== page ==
The European Commission has launched its “Enterprise Europe Network” to help 23 million small/medium enterprises in the EU.
Parts of this seem to be standard EC industrial policy. But there is a wrinkle: recognizing the interdependence of these firms as part of the network of suppliers and complementors for Europe’s large multinationals. As PublicTechnology.net noted:
Finally, many multinational companies are opening up their innovation systems so that the 'Open Innovation' concept is now becoming a reality for business. Many multinationals have established structures to purchase or license innovative products with third parties. Brokering deals with these large companies requires skills, experience and a negotiating power that many SMEs do not possess, despite the potential of their innovations.
So this hits at the fundamental synergy between little companies and big companies, as with biotech startups and big pharma. The little companies (as in Teece 1986) lack the resources to commercialize their internally-generated innovations, while big firms need more and more innovations to grow and their corporate R&D labs are too big, too slow, or too inefficient to generate all that they need.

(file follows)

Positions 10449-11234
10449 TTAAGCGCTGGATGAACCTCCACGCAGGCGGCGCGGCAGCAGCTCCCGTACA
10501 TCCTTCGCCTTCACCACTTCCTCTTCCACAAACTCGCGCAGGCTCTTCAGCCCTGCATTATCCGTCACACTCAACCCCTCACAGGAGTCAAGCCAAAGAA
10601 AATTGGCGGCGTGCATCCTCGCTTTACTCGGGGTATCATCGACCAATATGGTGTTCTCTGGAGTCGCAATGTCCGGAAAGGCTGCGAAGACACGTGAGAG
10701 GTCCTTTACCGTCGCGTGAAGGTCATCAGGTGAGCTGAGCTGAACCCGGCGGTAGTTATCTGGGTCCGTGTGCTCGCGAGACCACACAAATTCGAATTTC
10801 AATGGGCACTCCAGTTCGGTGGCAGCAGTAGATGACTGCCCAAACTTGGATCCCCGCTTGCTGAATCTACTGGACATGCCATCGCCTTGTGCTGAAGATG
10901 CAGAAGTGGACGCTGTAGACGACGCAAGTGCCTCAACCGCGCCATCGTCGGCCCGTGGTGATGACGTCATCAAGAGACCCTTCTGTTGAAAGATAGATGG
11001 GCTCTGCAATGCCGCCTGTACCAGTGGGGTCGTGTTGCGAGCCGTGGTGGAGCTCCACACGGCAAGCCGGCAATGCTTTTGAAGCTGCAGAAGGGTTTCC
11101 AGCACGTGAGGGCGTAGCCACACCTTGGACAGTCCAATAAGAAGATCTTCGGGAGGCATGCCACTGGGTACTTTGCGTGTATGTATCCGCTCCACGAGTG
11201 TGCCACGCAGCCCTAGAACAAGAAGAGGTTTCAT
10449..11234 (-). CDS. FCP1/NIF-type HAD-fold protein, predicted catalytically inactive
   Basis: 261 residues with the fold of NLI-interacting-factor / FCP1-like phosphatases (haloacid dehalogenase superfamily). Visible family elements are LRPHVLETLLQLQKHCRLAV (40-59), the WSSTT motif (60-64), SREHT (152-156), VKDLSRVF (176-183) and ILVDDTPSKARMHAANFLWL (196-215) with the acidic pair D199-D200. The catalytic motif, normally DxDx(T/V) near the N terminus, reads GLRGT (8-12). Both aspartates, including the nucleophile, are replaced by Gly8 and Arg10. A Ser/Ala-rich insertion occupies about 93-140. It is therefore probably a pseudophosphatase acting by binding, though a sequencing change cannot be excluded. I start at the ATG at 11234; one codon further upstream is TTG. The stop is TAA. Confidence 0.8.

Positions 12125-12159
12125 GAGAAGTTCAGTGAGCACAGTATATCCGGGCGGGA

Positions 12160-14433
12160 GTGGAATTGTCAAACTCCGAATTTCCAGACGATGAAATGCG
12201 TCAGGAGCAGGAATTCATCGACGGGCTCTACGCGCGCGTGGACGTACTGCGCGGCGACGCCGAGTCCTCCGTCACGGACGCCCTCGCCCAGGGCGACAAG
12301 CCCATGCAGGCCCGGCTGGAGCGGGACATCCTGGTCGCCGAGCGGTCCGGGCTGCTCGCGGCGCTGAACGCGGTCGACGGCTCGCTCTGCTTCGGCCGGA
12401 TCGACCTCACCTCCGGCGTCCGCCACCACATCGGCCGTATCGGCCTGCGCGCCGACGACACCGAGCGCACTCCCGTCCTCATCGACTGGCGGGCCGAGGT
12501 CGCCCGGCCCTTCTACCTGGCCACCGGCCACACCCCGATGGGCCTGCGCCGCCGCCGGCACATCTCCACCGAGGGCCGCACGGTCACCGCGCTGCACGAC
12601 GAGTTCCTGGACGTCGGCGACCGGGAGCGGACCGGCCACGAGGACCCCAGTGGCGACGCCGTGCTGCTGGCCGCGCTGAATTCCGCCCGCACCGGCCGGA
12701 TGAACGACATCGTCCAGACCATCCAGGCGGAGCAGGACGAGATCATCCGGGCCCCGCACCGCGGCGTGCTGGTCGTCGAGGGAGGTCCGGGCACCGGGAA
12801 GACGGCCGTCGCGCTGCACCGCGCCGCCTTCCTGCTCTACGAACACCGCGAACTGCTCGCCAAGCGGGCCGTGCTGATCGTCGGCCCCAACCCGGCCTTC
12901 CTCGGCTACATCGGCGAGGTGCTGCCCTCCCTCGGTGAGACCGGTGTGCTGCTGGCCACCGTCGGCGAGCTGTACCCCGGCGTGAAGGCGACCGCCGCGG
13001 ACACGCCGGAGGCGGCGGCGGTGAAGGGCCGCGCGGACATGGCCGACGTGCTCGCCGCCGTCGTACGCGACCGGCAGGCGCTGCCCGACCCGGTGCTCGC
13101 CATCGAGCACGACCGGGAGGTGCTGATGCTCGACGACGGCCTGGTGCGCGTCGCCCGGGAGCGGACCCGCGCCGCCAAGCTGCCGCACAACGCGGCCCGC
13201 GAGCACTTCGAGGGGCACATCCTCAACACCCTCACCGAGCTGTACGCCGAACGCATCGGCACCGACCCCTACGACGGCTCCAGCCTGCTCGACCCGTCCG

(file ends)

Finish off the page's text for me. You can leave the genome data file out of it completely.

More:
As a researcher sitting here in the US, a standard problem is that it’s hard to tell whether to take these government initiatives seriously. It reminds me a little of a paper I wrote back in 1994 (published in 1996): Japanese policymakers were reacting rapidly to US “National Information Infrastructure” policy, even though that policy was clearly going to have little impact on how US companies built the Internet.